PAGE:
High-throughput screening for compounds that modify autophagy
The objective of this project is the identification and characterization of novel small molecule compounds that modulate the autophagic flux within cells. Autophagy effector proteins are functionally altered in several diseases such as cancer, cardiomyopathies or degenerative diseases of the central nervous system. Small molecule modulators of autophagy could thus serve as tools for studying autophagy-related pathways or even modulate disease-associated phenotypes as a future therapeutic intervention strategy.
The primary objective for the ESR is the development of a screening process that accurately monitors the ability of compounds to modulate autophagy based on in house expertise (GFP-RFP-LC3 dual-reporter). The goal is to develop industrial quality primary biochemical or cell-based assays with the capacity to process thousands of compounds per week. Hit compound selection will be supported by high-content secondary assays and measurements in cell-based systems, including human iPSC-based models. The PhD student will test reconstitution systems and establish the assay robustness in terms of classical high-throughput screening quality criteria including: Z’ factor (quantifies variation in high and low controls relative to the assay window); pharmacological response to standard compounds (to be defined and/or provided by consortium partners); and the temporal and spatial stability of the signal. The optimal screening collection will be carefully pre-selected from the available library of >800,000 compounds with support by pharmacophore and compound docking approaches available in-house. High content-based primary or secondary assays will be developed on the Opera confocal microplate imaging system to confirm compound activity in cellular systems.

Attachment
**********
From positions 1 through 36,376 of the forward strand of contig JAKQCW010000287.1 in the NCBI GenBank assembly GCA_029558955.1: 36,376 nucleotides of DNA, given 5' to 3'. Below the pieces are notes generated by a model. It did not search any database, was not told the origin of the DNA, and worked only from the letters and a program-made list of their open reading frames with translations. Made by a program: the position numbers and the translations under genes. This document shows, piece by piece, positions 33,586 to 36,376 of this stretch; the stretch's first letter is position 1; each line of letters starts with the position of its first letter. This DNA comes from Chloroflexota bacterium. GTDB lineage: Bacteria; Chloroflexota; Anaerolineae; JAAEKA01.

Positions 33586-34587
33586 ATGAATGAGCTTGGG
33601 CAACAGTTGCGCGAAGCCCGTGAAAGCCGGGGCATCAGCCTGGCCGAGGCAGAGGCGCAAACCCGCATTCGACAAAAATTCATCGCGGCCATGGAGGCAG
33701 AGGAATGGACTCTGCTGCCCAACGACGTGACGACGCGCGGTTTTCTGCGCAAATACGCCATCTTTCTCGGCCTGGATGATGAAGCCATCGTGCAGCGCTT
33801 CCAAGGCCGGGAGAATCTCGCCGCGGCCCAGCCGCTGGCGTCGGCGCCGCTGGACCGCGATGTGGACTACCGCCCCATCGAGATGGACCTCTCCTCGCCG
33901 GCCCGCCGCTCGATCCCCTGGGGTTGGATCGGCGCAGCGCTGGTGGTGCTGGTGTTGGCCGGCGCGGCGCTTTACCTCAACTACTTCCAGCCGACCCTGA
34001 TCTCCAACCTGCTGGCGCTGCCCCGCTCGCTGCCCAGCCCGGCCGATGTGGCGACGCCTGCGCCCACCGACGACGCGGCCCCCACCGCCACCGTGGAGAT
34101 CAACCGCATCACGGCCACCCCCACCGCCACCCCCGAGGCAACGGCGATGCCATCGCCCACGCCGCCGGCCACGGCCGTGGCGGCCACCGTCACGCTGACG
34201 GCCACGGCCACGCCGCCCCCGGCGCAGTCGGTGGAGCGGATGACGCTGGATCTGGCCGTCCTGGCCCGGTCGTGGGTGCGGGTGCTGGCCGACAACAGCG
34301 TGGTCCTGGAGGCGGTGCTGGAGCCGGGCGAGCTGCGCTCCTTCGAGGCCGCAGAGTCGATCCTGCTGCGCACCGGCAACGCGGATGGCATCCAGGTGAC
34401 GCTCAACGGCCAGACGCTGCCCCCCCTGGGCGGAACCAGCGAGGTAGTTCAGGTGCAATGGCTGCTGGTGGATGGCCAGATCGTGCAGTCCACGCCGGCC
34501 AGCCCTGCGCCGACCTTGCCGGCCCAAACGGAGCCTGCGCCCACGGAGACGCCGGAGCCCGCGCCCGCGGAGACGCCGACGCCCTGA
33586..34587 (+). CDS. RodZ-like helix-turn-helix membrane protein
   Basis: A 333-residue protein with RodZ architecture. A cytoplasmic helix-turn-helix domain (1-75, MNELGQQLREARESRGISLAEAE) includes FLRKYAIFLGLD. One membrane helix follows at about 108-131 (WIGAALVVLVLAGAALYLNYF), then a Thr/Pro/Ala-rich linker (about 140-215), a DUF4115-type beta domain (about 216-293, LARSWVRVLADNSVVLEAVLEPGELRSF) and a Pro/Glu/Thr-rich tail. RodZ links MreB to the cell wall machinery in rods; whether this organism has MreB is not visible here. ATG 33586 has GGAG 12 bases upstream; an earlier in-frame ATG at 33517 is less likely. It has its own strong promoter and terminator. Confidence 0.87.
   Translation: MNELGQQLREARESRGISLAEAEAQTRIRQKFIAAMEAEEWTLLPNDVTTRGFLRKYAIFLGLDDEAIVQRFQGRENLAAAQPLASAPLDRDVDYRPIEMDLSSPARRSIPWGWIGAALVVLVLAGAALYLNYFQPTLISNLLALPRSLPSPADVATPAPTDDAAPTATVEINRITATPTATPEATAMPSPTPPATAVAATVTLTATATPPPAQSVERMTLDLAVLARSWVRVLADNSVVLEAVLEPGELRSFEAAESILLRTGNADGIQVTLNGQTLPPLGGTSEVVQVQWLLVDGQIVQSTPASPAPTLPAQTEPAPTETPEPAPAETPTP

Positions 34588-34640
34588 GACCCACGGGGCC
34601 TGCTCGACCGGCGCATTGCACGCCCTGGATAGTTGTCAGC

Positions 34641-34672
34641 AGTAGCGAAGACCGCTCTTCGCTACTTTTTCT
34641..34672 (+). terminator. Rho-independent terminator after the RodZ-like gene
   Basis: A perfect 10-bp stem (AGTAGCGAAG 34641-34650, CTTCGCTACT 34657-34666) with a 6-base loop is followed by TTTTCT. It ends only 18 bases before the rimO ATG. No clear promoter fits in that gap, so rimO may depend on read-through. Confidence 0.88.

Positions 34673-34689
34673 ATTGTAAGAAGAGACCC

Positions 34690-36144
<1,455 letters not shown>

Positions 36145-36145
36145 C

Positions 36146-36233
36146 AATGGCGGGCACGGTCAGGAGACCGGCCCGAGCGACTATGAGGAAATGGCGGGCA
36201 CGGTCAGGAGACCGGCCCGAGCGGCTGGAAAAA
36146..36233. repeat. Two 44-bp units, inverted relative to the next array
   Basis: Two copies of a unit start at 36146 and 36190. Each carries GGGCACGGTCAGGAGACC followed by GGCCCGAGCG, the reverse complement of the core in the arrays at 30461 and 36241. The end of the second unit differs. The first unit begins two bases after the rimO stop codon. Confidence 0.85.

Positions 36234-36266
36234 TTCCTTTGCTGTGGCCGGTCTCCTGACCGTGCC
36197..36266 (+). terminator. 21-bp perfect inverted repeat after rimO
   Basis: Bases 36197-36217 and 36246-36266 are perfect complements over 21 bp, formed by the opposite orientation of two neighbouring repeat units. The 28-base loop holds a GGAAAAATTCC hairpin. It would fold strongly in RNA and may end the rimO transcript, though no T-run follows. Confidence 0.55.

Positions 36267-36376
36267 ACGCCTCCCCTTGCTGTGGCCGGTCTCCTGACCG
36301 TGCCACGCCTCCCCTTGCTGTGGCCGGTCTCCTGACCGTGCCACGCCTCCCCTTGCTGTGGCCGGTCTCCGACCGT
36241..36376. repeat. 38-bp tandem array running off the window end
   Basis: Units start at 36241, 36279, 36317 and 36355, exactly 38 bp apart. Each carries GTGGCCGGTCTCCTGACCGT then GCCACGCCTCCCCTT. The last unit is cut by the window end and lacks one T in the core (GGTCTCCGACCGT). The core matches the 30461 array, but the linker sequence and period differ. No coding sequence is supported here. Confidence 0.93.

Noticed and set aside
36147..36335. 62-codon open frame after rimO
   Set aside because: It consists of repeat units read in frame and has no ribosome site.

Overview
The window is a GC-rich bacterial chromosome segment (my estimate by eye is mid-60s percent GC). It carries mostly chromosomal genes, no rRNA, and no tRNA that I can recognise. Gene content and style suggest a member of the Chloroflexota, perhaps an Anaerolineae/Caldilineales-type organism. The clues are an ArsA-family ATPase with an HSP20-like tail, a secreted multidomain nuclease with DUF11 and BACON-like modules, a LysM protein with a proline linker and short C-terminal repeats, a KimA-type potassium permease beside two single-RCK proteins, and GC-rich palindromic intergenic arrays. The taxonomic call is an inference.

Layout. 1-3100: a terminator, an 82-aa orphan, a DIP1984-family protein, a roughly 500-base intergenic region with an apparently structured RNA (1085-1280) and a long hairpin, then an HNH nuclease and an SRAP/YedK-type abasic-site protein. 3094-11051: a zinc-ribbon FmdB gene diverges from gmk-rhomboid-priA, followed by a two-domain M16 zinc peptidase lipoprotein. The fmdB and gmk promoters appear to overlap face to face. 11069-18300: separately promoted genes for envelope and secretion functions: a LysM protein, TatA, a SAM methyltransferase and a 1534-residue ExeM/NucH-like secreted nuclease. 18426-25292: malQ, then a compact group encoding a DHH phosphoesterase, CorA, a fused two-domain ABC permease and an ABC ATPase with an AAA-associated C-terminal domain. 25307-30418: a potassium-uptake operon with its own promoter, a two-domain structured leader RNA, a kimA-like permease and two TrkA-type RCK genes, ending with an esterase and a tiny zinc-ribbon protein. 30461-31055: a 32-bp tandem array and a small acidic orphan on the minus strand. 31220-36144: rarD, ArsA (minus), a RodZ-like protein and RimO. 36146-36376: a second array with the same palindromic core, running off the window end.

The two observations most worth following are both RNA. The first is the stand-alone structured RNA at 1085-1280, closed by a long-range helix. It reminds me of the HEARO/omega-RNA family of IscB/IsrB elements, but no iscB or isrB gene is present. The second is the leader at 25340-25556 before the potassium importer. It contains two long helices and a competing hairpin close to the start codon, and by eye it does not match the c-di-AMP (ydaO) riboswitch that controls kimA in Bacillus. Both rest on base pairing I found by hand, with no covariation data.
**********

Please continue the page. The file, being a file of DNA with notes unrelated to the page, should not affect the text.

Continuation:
In parallel, the ESR will also validate > 30 modulators previously identified by Fraunhofer IME ScreeningPort using a screening approach exploiting GFP-RFP-LC3 dual-reporter. These compounds provide a good starting point for hit validation and profiling in sophisticated secondary assays for autophagy available through consortium partners.
The most promising validated candidate molecules resulting from both approaches will be further optimised by the PhD student for the pre-clinical development of new drug candidates and tested for the effects on autophagy in relevant in vivo models developed within DRIVE.
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